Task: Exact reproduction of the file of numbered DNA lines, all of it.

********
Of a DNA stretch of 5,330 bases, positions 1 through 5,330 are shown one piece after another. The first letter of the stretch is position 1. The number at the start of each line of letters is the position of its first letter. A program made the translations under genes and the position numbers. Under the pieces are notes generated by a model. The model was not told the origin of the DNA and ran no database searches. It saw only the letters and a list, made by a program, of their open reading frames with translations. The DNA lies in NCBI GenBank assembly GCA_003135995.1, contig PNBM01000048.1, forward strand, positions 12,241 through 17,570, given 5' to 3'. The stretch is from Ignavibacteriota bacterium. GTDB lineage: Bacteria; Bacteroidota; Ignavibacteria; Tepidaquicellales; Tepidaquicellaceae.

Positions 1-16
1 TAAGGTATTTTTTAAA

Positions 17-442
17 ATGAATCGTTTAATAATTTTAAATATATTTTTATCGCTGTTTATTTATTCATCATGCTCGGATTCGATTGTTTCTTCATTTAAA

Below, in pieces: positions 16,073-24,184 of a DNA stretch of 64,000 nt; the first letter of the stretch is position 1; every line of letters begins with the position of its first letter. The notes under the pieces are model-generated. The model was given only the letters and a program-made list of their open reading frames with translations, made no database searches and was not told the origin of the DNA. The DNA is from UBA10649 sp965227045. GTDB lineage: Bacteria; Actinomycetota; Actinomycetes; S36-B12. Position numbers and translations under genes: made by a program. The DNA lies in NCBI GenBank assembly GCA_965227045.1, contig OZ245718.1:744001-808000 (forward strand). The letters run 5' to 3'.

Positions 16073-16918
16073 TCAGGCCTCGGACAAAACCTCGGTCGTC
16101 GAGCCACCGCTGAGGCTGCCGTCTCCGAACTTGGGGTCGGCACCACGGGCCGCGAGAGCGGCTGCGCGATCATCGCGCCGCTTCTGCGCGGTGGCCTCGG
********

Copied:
Of a DNA stretch of 5,330 bases, positions 1 through 5,330 are shown one piece after another. The first letter of the stretch is position 1. The number at the start of each line of letters is the position of its first letter. A program made the translations under genes and the position numbers. Under the pieces are notes generated by a model. The model was not told the origin of the DNA and ran no database searches. It saw only the letters and a list, made by a program, of their open reading frames with translations. The DNA lies in NCBI GenBank assembly GCA_003135995.1, contig PNBM01000048.1, forward strand, positions 12,241 through 17,570, given 5' to 3'. The stretch is from Ignavibacteriota bacterium. GTDB lineage: Bacteria; Bacteroidota; Ignavibacteria; Tepidaquicellales; Tepidaquicellaceae.

Positions 1-16
1 TAAGGTATTTTTTAAA

Positions 17-442
17 ATGAATCGTTTAATAATTTTAAATATATTTTTATCGCTGTTTATTTATTCATCATGCTCGGATTCGATTGTTTCTTCATTTAAA

Below, in pieces: positions 16,073-24,184 of a DNA stretch of 64,000 nt; the first letter of the stretch is position 1; every line of letters begins with the position of its first letter. The notes under the pieces are model-generated. The model was given only the letters and a program-made list of their open reading frames with translations, made no database searches and was not told the origin of the DNA. The DNA is from UBA10649 sp965227045. GTDB lineage: Bacteria; Actinomycetota; Actinomycetes; S36-B12. Position numbers and translations under genes: made by a program. The DNA lies in NCBI GenBank assembly GCA_965227045.1, contig OZ245718.1:744001-808000 (forward strand). The letters run 5' to 3'.

Positions 16073-16918
16073 TCAGGCCTCGGACAAAACCTCGGTCGTC
16101 GAGCCACCGCTGAGGCTGCCGTCTCCGAACTTGGGGTCGGCACCACGGGCCGCGAGAGCGGCTGCGCGATCATCGCGCCGCTTCTGCGCGGTGGCCTCGG